3.B.Castilho, P.Olfson & M.Casadaban (1984) “Plasmid insertion mutagenesis and lac gene fusion with mini-mu bacteriophage transposons” J.Bacteriol. 158 488-495

-- Eric Kofoid

A Favorite Rothian Story

September 28th, 2010

An extravagantly wealthy king had twin sons. One was very pessimistic and the other unusually optimistic. The king was worried that both would suffer in the long run from these defects. He decided to apply the well-known therapy of confronting extremes.

He led his young pessimist to a large room in the palace, filled with wonderful toys from floor to ceiling. The child immediately burst into tears. “What is the matter, my son?”, exclaimed the king. “I know that these toys will all eventually break, and my sadness will be all the greater as there are so many!”, exclaimed the little prince through his tears.

Puzzled by this, the king fetched his other son, the eternal optimist, and led him to a large room in the royal stables, a room filled from floor to ceiling with manure. When the child saw this, he immediately yelled a cry of glee, ran to the pile and began to dig furiously through it with his bare hands. “My son!”, said the king, “Have you gone mad? Why are you doing this?”, to which the joyous prince replied, “Oh, father! Thank you so much! With all this horse shit, there’s sure to be a pony in there somewhere!”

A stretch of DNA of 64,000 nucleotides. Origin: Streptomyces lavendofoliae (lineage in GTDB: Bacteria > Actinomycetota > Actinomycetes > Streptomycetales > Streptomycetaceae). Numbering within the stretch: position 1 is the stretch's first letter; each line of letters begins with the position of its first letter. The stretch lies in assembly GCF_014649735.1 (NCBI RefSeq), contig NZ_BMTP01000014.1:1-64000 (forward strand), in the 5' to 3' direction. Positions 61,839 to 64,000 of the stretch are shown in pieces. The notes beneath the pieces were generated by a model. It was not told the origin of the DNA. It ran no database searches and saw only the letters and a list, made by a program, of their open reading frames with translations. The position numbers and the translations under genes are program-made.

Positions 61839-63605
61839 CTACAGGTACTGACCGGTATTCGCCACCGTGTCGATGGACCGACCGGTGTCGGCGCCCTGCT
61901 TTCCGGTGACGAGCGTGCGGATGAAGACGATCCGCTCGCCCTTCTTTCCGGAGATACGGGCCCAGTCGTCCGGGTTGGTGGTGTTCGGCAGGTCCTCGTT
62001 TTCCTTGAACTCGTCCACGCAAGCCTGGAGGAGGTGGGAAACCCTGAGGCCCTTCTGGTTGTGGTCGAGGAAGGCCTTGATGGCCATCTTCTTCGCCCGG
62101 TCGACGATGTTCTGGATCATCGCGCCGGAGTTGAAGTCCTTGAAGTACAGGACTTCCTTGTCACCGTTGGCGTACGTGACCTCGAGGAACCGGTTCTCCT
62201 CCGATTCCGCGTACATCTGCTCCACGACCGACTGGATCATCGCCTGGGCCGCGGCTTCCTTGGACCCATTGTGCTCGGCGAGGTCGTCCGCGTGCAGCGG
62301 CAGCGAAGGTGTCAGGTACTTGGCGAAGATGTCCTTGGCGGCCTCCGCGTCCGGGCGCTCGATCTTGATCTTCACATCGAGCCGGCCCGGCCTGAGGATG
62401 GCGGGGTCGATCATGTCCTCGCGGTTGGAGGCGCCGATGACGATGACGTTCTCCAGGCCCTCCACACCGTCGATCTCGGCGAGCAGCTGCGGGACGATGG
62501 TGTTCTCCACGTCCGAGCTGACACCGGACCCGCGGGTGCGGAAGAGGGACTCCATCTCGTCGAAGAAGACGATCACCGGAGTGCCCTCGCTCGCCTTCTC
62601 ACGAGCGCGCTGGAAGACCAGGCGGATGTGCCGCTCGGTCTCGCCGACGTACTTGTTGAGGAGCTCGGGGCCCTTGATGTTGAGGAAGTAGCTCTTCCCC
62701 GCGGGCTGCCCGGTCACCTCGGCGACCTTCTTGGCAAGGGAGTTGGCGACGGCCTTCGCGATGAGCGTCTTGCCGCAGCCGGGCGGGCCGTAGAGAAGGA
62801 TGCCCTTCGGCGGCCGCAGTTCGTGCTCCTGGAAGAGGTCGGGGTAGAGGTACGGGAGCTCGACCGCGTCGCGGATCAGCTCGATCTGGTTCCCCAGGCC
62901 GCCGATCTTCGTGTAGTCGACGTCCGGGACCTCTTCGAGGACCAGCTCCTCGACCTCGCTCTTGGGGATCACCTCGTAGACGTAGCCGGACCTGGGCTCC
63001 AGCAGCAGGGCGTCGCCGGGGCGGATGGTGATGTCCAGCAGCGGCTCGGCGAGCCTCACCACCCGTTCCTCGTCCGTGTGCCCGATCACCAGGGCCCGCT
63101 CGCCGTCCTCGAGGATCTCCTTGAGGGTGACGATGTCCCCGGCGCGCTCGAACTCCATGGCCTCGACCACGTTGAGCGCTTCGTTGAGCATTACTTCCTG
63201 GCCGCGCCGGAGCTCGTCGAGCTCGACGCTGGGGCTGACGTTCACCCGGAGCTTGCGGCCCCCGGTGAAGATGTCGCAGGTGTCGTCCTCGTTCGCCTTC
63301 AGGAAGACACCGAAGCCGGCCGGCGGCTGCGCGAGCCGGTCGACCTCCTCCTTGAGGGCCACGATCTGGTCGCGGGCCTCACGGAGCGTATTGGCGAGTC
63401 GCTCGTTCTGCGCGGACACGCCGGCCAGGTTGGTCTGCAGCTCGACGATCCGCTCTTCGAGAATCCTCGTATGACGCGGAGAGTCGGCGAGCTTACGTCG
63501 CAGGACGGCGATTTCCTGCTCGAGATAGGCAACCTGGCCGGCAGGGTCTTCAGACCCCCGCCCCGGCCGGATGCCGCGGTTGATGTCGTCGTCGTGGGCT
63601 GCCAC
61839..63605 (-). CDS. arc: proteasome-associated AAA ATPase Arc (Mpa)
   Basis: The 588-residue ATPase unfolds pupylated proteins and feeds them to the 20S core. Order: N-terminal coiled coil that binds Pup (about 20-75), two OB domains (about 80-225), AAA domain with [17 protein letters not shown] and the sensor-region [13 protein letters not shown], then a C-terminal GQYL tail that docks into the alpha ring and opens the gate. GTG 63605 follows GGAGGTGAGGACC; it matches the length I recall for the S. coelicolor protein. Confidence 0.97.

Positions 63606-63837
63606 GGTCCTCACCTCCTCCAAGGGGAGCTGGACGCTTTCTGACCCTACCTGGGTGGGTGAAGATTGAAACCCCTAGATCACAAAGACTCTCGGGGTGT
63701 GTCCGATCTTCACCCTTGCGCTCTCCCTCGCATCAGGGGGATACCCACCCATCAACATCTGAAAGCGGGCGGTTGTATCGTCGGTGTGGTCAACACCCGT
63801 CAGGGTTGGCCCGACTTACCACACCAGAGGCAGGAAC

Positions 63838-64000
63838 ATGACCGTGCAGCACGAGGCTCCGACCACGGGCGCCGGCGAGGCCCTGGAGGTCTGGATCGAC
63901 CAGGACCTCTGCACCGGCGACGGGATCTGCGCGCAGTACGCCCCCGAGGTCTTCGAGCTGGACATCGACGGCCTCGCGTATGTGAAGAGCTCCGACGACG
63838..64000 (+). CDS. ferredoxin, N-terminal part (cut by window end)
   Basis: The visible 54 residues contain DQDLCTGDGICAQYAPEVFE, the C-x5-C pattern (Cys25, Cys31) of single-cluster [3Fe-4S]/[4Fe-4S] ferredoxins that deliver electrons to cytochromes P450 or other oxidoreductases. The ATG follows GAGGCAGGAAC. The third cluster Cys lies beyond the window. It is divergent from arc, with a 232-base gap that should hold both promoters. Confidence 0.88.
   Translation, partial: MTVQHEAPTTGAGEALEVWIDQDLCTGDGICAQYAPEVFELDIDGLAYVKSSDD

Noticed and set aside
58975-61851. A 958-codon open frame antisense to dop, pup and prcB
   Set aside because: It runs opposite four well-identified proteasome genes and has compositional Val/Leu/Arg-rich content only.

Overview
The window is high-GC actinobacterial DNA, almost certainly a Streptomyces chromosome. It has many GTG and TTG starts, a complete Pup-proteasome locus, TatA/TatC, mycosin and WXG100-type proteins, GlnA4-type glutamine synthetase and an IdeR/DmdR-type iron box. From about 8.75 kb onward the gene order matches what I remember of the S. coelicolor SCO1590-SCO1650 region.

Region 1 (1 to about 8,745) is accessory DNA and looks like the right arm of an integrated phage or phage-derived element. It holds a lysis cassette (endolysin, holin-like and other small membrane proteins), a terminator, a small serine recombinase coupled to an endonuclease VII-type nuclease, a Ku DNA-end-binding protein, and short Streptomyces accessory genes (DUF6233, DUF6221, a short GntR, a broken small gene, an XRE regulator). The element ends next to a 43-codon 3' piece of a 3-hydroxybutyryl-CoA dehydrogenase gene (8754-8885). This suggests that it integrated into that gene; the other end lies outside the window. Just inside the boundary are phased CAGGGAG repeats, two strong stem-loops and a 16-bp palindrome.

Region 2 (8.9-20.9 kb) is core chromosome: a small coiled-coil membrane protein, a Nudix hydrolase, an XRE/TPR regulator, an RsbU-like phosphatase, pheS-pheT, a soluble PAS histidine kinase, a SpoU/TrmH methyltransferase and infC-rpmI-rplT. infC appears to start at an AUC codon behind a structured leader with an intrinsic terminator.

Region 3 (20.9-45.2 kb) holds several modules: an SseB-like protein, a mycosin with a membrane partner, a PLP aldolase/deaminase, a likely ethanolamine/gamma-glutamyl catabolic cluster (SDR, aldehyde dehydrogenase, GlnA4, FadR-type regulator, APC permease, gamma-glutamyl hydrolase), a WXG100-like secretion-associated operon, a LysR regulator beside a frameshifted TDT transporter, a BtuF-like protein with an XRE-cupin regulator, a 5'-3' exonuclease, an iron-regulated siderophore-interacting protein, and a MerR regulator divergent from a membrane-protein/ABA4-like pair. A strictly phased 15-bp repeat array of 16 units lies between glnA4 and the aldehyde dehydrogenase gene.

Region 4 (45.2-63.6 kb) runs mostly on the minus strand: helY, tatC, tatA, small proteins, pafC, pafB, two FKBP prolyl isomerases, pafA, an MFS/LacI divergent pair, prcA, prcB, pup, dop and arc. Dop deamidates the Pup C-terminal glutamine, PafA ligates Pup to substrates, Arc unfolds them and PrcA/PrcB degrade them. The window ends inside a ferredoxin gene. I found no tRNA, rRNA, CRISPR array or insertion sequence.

-- Eric Kofoid

The Sad Truth about Illumina Data Clustering

September 28th, 2010

This article is a continuation of Illumina Data Clustering, and is a perfect example of why we, as scientists, should resist the hubris of premature expectations.

The standard Illumina protocol for library preparation requires 18 cycles of PCR after adaptor ligation to enrich for fragments with doubly modified ends. Incomplete products from a previous round can snap-back during this step (“megaprimer snap-back”), creating artifactual templates which will then amplify along with the others. This is a first order process and should be fairly common when the 3′ of the elongating strand just happens to fall on a complementary REP site. A less common artifact could occur by a second order process involving megaprimer extension and reannealling in trans to a complementary REP site.

I found a group of closely spaced NlaIV restriction sites which would destroy megraprimer formation by the snap-back route when digested. If clusters arose from preexisting TIDs or by the rare megaprimer extension event, NlaIV digestion would have no effect on cluster amplification.

I did the experiment, and found that cutting the template DNA with NlaIV prevented amplification. I am forced to conclude that the beautiful clustering of REP-mediated TID joints found in our data is strictly man made by megaprimer snap-back!

Models for PCR Detection of REP-Mediated Clusters

-- Eric Kofoid